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Legalism, Grace and Obedience

Legalism. The thought of the word sends most ‘Christians' fleeing from it’s supposed source. Often even strongly worded, biblically based calls to obedience in general, or to a specific command of Scripture is enough to bring the charge of ‘legalist’ to the individual bold enough to stand on the truth. In so many modern minds, the things we do have no bearing on our ‘salvation’. Once one ‘accepts Jesus as one's Savior’ one's eternal destiny is secured and one's behavior in inconsequential. One may ‘grow in faith’ or remain ‘carnal’ or wait to be ‘convicted’ to obey a command which is viewed as ‘optional’. Grace and works are separated, grace embraced as essential and ‘works’, however defined, is an advanced elective.

To understand legalism and it’s relationship to grace and works (legalism and works are not synonymous) we need to define legalism. Legalism is the attempt by an individual to do something by which we put God under obligation to do something for us, whether that is to ‘save’ us or to give us some special blessing. Practically, this is impossible. God doesn’t need us, He is complete in and of Himself. Nor can we, because of our sinful nature, ever do enough to put God under obligation to do anything for us. That is why our righteousness, when done to ‘earn’ our salvation, is like filthy rags. God cannot see past the sin to our righteousness. That is why salvation and blessing are gifts of grace. They are given by God to us because there is no way we could earn them.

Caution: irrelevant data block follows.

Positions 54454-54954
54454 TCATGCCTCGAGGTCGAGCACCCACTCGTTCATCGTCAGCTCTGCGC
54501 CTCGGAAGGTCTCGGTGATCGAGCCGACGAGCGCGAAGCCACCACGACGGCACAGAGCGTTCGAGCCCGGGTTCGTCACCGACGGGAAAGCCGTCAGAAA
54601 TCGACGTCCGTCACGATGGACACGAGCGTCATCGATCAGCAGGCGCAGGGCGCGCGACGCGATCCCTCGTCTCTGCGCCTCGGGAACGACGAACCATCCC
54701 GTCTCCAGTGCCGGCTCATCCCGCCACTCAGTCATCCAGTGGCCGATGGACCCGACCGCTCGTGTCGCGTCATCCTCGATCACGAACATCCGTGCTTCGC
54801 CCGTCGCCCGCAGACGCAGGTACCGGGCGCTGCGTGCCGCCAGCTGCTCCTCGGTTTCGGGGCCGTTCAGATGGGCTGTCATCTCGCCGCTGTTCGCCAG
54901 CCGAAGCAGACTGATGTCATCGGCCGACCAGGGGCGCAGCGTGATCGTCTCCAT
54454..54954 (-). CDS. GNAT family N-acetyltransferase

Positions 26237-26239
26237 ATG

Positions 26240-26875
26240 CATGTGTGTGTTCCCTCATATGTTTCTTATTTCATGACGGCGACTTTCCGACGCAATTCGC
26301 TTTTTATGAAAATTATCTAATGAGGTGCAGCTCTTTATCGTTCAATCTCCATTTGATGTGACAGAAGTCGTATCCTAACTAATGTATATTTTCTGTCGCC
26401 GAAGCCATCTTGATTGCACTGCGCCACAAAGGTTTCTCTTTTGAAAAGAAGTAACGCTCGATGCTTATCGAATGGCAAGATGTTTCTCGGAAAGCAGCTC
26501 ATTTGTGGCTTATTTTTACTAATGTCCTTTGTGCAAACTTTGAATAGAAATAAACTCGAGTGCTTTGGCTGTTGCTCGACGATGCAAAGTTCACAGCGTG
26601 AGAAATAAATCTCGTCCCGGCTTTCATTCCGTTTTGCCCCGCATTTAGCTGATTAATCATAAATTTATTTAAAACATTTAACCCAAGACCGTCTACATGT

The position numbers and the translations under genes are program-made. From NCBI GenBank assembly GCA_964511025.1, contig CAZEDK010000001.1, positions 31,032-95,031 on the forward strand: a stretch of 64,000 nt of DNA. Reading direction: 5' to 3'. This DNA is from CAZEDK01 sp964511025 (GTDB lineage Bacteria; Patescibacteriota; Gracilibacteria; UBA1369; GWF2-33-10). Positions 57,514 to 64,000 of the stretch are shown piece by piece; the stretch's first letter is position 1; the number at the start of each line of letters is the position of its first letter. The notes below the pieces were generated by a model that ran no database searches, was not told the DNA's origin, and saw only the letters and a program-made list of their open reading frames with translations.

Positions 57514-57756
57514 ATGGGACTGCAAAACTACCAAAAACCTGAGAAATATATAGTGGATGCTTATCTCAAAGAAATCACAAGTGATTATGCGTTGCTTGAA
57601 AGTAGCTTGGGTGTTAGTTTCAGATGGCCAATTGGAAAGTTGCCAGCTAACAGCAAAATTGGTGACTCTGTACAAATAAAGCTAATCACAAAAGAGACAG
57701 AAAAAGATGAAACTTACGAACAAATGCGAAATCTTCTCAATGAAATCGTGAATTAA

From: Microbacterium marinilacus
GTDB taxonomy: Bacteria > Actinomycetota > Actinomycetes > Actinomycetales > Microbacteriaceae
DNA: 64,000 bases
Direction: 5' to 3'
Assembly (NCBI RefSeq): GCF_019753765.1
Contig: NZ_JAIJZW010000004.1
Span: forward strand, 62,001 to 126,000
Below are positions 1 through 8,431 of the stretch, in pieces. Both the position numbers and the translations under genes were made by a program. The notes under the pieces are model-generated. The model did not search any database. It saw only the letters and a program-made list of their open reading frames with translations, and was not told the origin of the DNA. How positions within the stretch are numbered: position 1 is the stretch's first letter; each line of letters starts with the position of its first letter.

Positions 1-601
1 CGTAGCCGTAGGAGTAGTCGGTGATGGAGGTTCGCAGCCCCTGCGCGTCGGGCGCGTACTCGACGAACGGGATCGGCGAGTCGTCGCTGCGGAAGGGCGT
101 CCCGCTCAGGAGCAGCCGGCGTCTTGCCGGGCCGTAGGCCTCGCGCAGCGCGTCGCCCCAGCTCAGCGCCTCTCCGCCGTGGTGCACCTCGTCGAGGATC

Too often we stop there however. Our works do not earn us salvation or blessing but they are a necessary response to God’s demonstration of love. Yes, I said necessary. A neglected truth of Scripture is that we will all be judged according to the things we’ve done (Ecc 12:14; Pro 24:12; Jer 17:10, 32:19; Ps 62:12; I Ki 8:32, 39; Mt 16:27; II Cor 5:10; I Pe 1:17; Rev 2:23, 20:12, 13, 22:12). Nowhere is it stated that we will be judged according to what we believe. Why? Because judgement, both here and in heaven, is based on evidence. The evidence salvation is works. That is why faith without works is dead (Jas 2:14-19). You may say you believe in God, but if you don’t behave in a way that shows you believe God will judge, then you really don’t believe in Him or His power (Jas 2:19). You say you believe Yahushua is the Messiah? If that is true and God has demonstrated his love and grace through Him as through no other, then your response is one of gratitude, love and obedience (Jn 14:21). Without the proper evidence behind the words, the words mean nothing because the heart has not been changed. Grace, applied through our faith in the Messiah’s blood resulting in our transformation and evidenced by our righteous actions result in our place in the world to come. The removal of any link in the chain nullifies the result. Faith without works is empty words. Works without faith is legalism. Neither can save.